Is Faith Fading Away? Call me a Doubting Thomas

Celebrated intellectuals have long predicted the demise of religion in modern scientific society, and a new, headline-grabbing study presented at a Dallas meeting of the American Physical Society claims to demonstrate mathematically that organized religion will be “driven toward extinction” in at least nine Western-style democracies.

One of the study’s authors, Daniel Abrams, had developed a mathematical model to account for the extinction of languages spoken by small numbers of people. Another of the authors, Richard Wiener, noted that similar data was available for religious affiliation in some developed nations, and suggested they apply the same model to the waning of religious affiliation.

Of the nations studied, only the Czech Republic (where atheism was enforced at gunpoint under Communism) already has a majority of its citizens who are unaffiliated with a religion, at 60 percent. But the authors predict that the Netherlands, which currently stands at 40 percent unaffiliated, will reach 70 percent by 2050. Australia, Austria, Canada, Finland, Ireland, New Zealand, and Switzerland will also, claim the authors, see organized religion all but vanish.

Mainstream media outlets eagerly promoted the report, and commentary blossomed in the Christian blogosphere. Some warned that the study pointed to the further deterioration of Western Christendom, while others welcomed a culling-out of nominal believers.

Yet there is reason for skepticism about the study itself. The authors, Abrams explained to CNN, assume two sociological principles. The first points to social networks: It’s generally more appealing to belong to the majority than the minority group. The second points to utility: In a country where religion is in decline, there are pragmatic advantages to being unaffiliated with a religion. These forces, the authors argue, will accelerate the growth of the unaffiliated category. The unaffiliated will not necessarily become atheists, but they will not practice their faith within religious institutions.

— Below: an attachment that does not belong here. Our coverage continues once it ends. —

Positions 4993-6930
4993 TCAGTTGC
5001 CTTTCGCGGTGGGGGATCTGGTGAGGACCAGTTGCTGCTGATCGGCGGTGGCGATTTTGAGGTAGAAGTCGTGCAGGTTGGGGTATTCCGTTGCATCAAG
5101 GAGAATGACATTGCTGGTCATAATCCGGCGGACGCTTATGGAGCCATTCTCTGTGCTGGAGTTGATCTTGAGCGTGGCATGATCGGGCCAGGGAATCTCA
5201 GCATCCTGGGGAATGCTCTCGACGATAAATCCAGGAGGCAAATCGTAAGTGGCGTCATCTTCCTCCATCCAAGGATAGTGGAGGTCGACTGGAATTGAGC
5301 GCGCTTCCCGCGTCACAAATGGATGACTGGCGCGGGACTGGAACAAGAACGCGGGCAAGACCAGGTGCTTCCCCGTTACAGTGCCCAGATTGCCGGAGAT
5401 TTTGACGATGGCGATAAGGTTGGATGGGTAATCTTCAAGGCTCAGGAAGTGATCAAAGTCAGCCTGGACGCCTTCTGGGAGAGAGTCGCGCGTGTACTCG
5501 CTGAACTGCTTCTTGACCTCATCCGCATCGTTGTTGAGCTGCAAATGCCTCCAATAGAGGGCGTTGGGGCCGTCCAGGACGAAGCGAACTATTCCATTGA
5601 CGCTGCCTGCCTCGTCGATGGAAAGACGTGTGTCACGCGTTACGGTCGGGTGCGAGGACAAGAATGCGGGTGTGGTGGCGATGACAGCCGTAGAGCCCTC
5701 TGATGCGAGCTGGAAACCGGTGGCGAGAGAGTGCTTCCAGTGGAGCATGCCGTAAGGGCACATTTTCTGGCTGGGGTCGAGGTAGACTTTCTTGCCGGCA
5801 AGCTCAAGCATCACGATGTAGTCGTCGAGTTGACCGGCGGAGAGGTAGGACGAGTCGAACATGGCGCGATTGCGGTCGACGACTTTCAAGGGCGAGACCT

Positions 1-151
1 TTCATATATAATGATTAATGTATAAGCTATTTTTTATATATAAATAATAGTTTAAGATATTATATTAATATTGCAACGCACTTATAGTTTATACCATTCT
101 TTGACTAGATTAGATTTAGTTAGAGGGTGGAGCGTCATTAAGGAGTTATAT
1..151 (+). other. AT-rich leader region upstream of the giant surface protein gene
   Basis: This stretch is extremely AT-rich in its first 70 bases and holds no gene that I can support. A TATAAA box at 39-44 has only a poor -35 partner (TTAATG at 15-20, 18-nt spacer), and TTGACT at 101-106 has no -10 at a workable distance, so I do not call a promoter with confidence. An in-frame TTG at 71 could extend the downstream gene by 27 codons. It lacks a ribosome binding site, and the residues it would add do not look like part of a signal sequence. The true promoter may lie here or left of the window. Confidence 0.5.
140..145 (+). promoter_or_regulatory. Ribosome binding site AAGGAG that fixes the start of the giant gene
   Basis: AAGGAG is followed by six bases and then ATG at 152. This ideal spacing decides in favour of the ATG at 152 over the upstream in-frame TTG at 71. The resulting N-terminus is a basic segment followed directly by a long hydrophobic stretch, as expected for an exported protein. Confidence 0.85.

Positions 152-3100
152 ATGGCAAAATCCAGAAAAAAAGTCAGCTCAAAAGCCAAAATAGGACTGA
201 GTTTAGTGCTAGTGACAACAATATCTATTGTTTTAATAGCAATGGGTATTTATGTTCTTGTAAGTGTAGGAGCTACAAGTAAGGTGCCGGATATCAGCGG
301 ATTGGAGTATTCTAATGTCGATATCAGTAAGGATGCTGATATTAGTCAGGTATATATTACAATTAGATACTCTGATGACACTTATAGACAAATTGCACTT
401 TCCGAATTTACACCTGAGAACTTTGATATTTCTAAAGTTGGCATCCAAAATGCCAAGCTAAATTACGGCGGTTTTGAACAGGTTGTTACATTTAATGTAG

The authors are not sociologists of religion — and principles that apply to languages may not apply to religions, where standing in the minority and requiring high levels of sacrifice are commonly associated in the scholarly literature (I spent 7 years in a doctorate program in the study of religion) with religious fervency and not decline. The saying, “The blood of the martyrs is the seed of the church,” is common for a reason. The church that is persecuted today is often resurgent tomorrow. It also seems facile to suggest that the present trends cannot be altered. In the case of Ireland, the authors observed that the proportion of unaffiliated had grown from 0.04 percent in 1961 to 4.2 percent in 2006, the most recent year for which data is available. Extrapolating from 96 out of 100 affiliated to “virtual extinction” seems quite a leap. Throw in the immigration of millions of Muslims into some of these countries, and the rise of new religious movements, and the study’s projections begin to seem fanciful.

There was not enough data for the authors to predict the fate of organized religion in the United States, where the census does not ask about religious affiliation. The unaffiliated (scholars call them “nones,” for “none of the above”) make up the fastest-growing religious category in America. Yet other studies suggest that many “nones” are ­evangelicals who do not identify with any denomination or religious label. But nondenominational communities of faith are not so much outside “organized religion” but outside the old institutions.